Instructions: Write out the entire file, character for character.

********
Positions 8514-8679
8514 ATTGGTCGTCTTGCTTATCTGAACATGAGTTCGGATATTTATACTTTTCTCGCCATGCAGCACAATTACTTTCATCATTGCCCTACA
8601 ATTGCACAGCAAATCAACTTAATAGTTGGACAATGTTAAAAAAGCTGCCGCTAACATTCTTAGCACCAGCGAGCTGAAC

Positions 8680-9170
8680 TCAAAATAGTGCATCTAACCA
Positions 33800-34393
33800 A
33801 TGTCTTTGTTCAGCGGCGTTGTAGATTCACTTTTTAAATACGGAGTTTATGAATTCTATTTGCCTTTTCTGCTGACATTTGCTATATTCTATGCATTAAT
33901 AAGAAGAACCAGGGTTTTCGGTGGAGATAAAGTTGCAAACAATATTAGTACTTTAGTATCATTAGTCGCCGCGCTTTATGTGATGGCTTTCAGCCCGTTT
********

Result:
Positions 8514-8679
8514 ATTGGTCGTCTTGCTTATCTGAACATGAGTTCGGATATTTATACTTTTCTCGCCATGCAGCACAATTACTTTCATCATTGCCCTACA
8601 ATTGCACAGCAAATCAACTTAATAGTTGGACAATGTTAAAAAAGCTGCCGCTAACATTCTTAGCACCAGCGAGCTGAAC

Positions 8680-9170
8680 TCAAAATAGTGCATCTAACCA
Positions 33800-34393
33800 A
33801 TGTCTTTGTTCAGCGGCGTTGTAGATTCACTTTTTAAATACGGAGTTTATGAATTCTATTTGCCTTTTCTGCTGACATTTGCTATATTCTATGCATTAAT
33901 AAGAAGAACCAGGGTTTTCGGTGGAGATAAAGTTGCAAACAATATTAGTACTTTAGTATCATTAGTCGCCGCGCTTTATGTGATGGCTTTCAGCCCGTTT